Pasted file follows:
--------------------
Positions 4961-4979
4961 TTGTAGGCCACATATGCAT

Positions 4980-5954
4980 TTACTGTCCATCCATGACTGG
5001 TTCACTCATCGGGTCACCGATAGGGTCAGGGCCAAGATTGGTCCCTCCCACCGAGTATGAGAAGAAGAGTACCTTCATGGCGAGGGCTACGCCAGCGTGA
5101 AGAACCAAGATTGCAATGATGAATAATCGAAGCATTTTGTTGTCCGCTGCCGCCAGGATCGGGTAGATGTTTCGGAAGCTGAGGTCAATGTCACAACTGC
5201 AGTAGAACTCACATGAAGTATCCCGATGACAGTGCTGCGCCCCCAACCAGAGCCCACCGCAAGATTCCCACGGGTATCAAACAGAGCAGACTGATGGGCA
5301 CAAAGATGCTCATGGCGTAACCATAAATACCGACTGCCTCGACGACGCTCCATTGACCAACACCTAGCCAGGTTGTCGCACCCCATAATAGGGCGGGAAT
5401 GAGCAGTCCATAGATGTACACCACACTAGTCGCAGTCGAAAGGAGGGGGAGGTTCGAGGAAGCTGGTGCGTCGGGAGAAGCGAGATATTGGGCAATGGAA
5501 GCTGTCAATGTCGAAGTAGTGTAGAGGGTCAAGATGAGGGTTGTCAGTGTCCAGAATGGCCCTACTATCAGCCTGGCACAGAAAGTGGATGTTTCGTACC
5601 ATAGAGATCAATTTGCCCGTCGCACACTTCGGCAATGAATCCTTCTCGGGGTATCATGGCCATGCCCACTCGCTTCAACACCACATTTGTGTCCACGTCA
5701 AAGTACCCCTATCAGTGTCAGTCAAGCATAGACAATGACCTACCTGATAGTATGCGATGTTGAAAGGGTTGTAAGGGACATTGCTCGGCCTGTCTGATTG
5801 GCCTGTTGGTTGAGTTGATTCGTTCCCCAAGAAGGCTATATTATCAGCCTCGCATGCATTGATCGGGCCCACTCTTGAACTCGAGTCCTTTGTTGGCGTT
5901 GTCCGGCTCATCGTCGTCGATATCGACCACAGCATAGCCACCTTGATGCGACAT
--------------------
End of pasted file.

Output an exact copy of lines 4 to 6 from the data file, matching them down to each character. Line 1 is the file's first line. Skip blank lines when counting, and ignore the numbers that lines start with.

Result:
4980 TTACTGTCCATCCATGACTGG
5001 TTCACTCATCGGGTCACCGATAGGGTCAGGGCCAAGATTGGTCCCTCCCACCGAGTATGAGAAGAAGAGTACCTTCATGGCGAGGGCTACGCCAGCGTGA
5101 AGAACCAAGATTGCAATGATGAATAATCGAAGCATTTTGTTGTCCGCTGCCGCCAGGATCGGGTAGATGTTTCGGAAGCTGAGGTCAATGTCACAACTGC